LGBT+ History Month
Visit Doncaster is proud to support LGBT+ History Month
Doncaster is a welcoming place for all!
What is LGBT+ History Month and why you should you get involved?
It’s LGBTQ Pride Month — a time to celebrate love, but also to champion equality and LGBTQ rights.
The first LGBT+ History Month was celebrated in February 2005. Its purpose is to shine a light on LGBT+ history and claim our past, celebrate our present and create our future. It is celebrated across the UK in museum (including Doncaster's very own Danum Gallery Library and Museum), libraries, art galleries, theatres, workplaces, institutions and schools.
Surveys have shown that “Pupils in schools with strong positive messaging about being LGBT+ have drastically improved wellbeing and feel safer – regardless of whether they are LGBT+ or not” (Just Like Us – ‘Growing Up LGBT+, 2021). Taking part in the month demonstrates a commitment to providing a safe and inclusive environment for all.
Design the next LGBT+ History Month badge - competition!
LGBT+ History Month raises vital funds for its work to make schools safe and inclusive for everyone through the sale of its iconic annual badge. Each year the design is distinctive, linking to the year’s National Curriculum theme. Until 2020 the design was created by university design students.
For 2023 the organisation wanted to give young people of all ages from 5 to 18+ the opportunity to be at the centre of LGBT+ History Month by having their art be on the annual badge, which is sold right across the UK. This is a fantastic activity that can be run as part of your History Month celebrations and utilises many skills from across the National Curriculum. This would be a great way to get your children involved with LGBT+ History Month.
Competition – Design the LGBT+ History Month Badge for 2023
The theme for 2023 is Art – ‘Behind The Lens’
The competition is live from 1st January 2022. Closing Date 31st March 2022. For more information, please visit: www.lgbtplushistorymonth.co.uk/badge-com
5 Celebrities Who Champion LGBTQ+ Rights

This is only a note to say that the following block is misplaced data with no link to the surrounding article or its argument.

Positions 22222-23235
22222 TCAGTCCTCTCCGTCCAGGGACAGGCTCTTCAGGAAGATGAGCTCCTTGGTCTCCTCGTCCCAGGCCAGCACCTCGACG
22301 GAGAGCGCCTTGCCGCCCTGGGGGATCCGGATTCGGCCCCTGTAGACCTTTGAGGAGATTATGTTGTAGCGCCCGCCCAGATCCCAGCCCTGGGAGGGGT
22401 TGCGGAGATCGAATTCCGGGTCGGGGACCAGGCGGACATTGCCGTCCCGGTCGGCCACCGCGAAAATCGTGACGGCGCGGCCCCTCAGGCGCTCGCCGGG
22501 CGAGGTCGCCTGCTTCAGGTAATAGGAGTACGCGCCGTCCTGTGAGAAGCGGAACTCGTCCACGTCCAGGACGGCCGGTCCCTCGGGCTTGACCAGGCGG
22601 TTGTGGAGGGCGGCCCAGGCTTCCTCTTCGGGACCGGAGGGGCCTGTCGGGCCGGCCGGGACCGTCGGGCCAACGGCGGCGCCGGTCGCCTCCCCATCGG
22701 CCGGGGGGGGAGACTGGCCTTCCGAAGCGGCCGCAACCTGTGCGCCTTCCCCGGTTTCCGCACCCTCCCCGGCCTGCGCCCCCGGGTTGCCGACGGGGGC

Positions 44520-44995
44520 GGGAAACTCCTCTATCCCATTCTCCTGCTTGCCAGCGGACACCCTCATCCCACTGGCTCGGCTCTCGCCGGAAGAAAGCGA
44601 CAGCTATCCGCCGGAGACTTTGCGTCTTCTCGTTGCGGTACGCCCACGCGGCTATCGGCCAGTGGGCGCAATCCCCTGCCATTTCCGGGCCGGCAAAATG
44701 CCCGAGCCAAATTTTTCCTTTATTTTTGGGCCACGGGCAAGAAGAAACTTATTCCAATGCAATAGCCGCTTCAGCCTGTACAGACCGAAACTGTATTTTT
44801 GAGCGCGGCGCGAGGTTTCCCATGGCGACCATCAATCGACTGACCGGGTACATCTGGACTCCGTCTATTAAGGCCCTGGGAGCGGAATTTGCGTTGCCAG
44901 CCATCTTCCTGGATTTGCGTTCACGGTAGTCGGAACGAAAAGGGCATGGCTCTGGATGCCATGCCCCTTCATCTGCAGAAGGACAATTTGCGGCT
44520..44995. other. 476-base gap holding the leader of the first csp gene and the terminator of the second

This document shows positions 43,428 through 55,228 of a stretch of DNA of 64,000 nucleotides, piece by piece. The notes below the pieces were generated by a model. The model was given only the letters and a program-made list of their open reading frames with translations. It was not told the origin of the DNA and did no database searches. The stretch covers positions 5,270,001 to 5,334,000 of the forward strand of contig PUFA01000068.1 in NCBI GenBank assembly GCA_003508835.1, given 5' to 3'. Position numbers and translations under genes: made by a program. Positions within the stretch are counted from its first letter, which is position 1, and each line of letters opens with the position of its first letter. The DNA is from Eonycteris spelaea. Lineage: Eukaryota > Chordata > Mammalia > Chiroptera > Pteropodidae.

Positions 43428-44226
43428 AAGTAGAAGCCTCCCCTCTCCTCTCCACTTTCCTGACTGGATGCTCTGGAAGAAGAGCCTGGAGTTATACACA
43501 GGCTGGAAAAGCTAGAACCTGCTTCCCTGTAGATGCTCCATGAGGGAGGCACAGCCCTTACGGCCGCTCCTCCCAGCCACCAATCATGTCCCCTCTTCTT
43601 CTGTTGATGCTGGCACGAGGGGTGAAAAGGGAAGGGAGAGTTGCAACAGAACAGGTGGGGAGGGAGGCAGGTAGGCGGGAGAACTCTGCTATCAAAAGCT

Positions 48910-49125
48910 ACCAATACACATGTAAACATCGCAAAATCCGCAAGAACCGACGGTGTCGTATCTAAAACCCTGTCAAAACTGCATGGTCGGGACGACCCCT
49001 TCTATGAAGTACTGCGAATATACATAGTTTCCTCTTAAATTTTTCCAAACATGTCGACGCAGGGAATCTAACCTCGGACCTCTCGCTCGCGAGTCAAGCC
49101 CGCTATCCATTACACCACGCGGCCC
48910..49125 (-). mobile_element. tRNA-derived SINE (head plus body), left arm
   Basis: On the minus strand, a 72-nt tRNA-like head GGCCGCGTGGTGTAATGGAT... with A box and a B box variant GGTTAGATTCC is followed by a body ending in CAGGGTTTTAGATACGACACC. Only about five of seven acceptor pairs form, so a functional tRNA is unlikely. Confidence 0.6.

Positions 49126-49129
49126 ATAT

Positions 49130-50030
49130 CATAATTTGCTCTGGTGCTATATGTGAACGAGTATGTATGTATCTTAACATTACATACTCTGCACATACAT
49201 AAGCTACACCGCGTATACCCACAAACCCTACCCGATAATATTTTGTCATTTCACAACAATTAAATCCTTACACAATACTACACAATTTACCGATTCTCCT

DUA LIPA: When fans at her concert in China were removed by the police for waving LGBT+ rainbow flags, singer Dua Lipa was brought to tears. In a social media post, she promised to “stand by you all for your love and beliefs” and stated how proud she was of her fans who “felt safe enough to show your pride at my show”.
ELLIE GOULDING: Ellie Goulding has a long history of supporting LGBT+ rights. In 2014, the English singer-songwriter declined an offer to perform at the Winter Olympics in protest to the anti-gay legislations in Russia.
JAMEELA JAMIL: British actress, model, presenter and activist, Jameela Jamil has been a passionate advocate for LGBT+ rights. Founder of the ‘iWeigh’ movement and star of the hit NBC series ‘The Good Place’, Jamil has championed for adequate media representation of LGBT+ characters, especially those from BAME backgrounds, in hopes that we “continue to see on screen what we are living amongst in this world.”
MILEY CYRUS: American singer, songwriter, actress, and television personality, Miley has been an outspoken advocate for LGBT rights for years, and the creation of her Happy Hippie Foundation is just the latest way she’s showing her support.
HARRY STYLES: The former One Direction singer said that he sees gay rights as of central importance, rather than something that should be used for political gain and control.
*Source: British LGBT+ Award
5 ways to become a better LGBTQ ally
1. Be open to learn, listen and educate yourself: Take it upon yourself to learn about LGBTQ+ history, terminology, and the struggles that the community still faces today. Sure, your friend may be happy to answer your questions but they are not a walking LGBTQ+ encyclopaedia!
2. Don't assume: Don't assume that all of your friends, co-workers, and even housemates are straight. Don't assume someone's gender or pronouns. LGBTQ+ people don't look a particular way and someone's current or previous partner(s) doesn't define their sexuality.
3. Think of 'ally' as an action rather than a label: It is easy to call yourself an ally, but the label alone isn't enough. Oppression doesn't take breaks. To be an effective ally you need to be willing to be consistent in your support of LGBTQ+ rights and defend LGBTQ+ people against discrimination.
4. Confront your own prejudices and unconscious bias: Being an ally means you will often find that you need to challenge any bias, stereotypes, and assumptions you didn't realise you had. Think about the jokes you make, the pronouns you use and if you wrongly assume someone's partner is of a particular sex or gender just because of the way they look and act.
5. Know that you will mess up sometimes – breathe, apologise, and ask for guidance Accidentally assumed someone’s label? Having a conversation about someone who is trans or non-binary, and unintentionally used the wrong pronoun? It happens - don’t panic, apologise, and correct yourself.
Useful resources to get you started:
14 LGBTQ+ icons from the past and present that people should know about
Throughout the month of February, as part of our shining a spotlight on LGBT+ History Month, we will be sharing posts of LGBTQ+ icons from the past and present that you should know about. Let's all educate ourselves and become allies.
Some of the faces you can expect to see include, Doncaster's own Yung Blud, Gilbert Baker, Elton John, Phyll Opoku-Gyimah and more...
Want to learn more and support your local pride organisation, then be sure to visit the Doncaster Pride website: www.doncasterpride.co.uk
For those of you that missed the announcement, the annual Doncaster Pride event will be on the 6th August at the new location of Elmfield Park. More info: www.visitdoncaster.com/doncaster-pride-is-back-bigger-than-ever